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Ayotte answers reader questions on Berlin stop

Senator Kelly Ayotte, right takes a minute to visit with Elaine Gamache, in accounting and Steve Griffin, president, at Isaacson Structural Steel in Berlin on Thursday. The stop was on the senator’s recent visit to Berlin to check in with her constituents. Melissa Grima. (click for larger version)
March 03, 2011
BERLIN — Senator Kelly Ayotte was in Berlin last week to check in with her constituents in her first post-election visit to the state's northernmost city.

In an interview at Isaacson Structural Steel, Ayotte took questions from Berlin Reporter and Coös County Democrat readers that were submitted via email and Facebook, and offered her views on the deficit, the federal prison, power lines, biomass, and a variety of other topics important to North Country citizens.

The overarching message from the senator is that tough choices need to be made to reduce the $14 trillion federal deficit. That does not mean, however, that local projects like the already-built federal prison should not open, she said.

Ayotte said it would be "absurd" to spend millions to build the prison and not staff it. "Otherwise it would be a waste of taxpayer money," she explained.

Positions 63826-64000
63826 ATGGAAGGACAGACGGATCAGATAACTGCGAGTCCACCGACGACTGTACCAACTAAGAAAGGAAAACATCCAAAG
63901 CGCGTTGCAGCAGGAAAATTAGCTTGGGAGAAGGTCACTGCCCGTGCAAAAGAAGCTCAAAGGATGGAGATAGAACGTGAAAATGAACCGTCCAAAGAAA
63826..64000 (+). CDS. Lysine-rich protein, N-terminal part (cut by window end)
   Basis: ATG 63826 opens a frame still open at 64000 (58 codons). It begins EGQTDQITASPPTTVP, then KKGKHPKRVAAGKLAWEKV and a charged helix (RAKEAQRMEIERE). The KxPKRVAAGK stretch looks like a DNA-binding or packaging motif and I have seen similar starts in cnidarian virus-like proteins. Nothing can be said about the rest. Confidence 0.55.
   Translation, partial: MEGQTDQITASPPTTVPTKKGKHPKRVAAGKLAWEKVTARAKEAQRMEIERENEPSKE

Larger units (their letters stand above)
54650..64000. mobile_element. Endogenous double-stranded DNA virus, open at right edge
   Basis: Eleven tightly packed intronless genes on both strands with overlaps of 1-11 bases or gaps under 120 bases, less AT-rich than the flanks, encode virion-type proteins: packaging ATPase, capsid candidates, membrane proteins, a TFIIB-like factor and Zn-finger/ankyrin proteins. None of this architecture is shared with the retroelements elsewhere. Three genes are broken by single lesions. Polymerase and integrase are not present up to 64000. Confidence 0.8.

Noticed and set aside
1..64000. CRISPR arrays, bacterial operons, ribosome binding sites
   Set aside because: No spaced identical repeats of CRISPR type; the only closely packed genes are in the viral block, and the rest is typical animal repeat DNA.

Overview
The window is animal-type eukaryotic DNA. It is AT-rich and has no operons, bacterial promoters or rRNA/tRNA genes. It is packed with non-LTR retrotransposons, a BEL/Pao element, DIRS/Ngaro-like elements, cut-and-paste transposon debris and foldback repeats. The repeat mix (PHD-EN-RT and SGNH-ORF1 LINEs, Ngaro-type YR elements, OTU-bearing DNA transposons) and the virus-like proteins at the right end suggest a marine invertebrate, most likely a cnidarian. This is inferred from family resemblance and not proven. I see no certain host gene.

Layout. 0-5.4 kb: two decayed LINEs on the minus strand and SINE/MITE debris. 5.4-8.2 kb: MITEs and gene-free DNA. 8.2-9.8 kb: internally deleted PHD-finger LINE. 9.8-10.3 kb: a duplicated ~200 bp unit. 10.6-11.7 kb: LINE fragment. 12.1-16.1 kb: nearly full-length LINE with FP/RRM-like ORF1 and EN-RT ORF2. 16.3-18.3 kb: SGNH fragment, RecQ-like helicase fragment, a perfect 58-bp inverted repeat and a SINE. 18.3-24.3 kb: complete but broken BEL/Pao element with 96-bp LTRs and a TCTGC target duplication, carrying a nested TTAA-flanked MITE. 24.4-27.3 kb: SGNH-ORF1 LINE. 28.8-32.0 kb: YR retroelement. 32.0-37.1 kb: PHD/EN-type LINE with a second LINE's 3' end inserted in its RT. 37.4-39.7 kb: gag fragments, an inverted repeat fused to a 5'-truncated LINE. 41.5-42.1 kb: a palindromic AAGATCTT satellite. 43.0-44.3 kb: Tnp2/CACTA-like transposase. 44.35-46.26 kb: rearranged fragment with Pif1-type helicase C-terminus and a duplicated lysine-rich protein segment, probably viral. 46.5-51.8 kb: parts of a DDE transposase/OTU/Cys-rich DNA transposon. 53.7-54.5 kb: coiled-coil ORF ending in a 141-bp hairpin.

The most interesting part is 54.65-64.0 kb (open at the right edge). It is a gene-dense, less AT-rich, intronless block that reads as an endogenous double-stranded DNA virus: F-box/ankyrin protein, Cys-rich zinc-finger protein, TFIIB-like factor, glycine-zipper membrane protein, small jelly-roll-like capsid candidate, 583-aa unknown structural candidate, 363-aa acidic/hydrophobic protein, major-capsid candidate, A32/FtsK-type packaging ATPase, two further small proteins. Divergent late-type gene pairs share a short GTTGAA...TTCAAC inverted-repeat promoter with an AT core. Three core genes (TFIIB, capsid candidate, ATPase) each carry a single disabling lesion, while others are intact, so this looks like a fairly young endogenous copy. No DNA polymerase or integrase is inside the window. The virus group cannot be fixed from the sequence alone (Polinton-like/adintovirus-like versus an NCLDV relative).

When asked if she would support using earmarks to ensure the prison staffing was funded, she was flatly opposed. "I don't support seeking earmarks," she said, noting instead that the funding should be done through the federal budget process. She added that the point was moot since there is a moratorium on earmarks in Congress, and the president has vowed to veto any bill that includes them.

Ayotte said she could best support efforts to open the prison by speaking with the Federal Bureau of Prisons and being an active participant in the federal budget process.

Energy issues came up numerous times, with questions from both sides of the county about domestic drilling, biomass plants and, of course, the proposed Northern Pass Transmission project.

The senator said that she is closely watching the international high-voltage Direct Current power line permitting process and has joined with Senator Jeanne Shaheen in calling for transparency and a close look at any possible conflicts of interest. In addition to the request for an additional scoping hearing, which was granted in Plymouth, Ayotte said she is also requesting one in Haverhill at the urging of constituents there who could be impacted by an alternate route. Making sure that the North Country residents are heard on this project is important, she said. Ayotte plans to carefully monitor the process and people's opinions as this project moves forward.

When asked about biomass and recent news that the state's smaller biomass facilities are struggling, Ayotte noted that the issue could be addressed at the federal level with a comprehensive energy policy. Part of that policy needs to pursue domestic resources as well as renewables, she said. If a comprehensive plan looks at all energy sources to reduce dependence on foreign oil, it would need to ensure that biomass was part of the picture, Ayotte explained. The tax code could also use a look, to see how renewable energy producers are treated.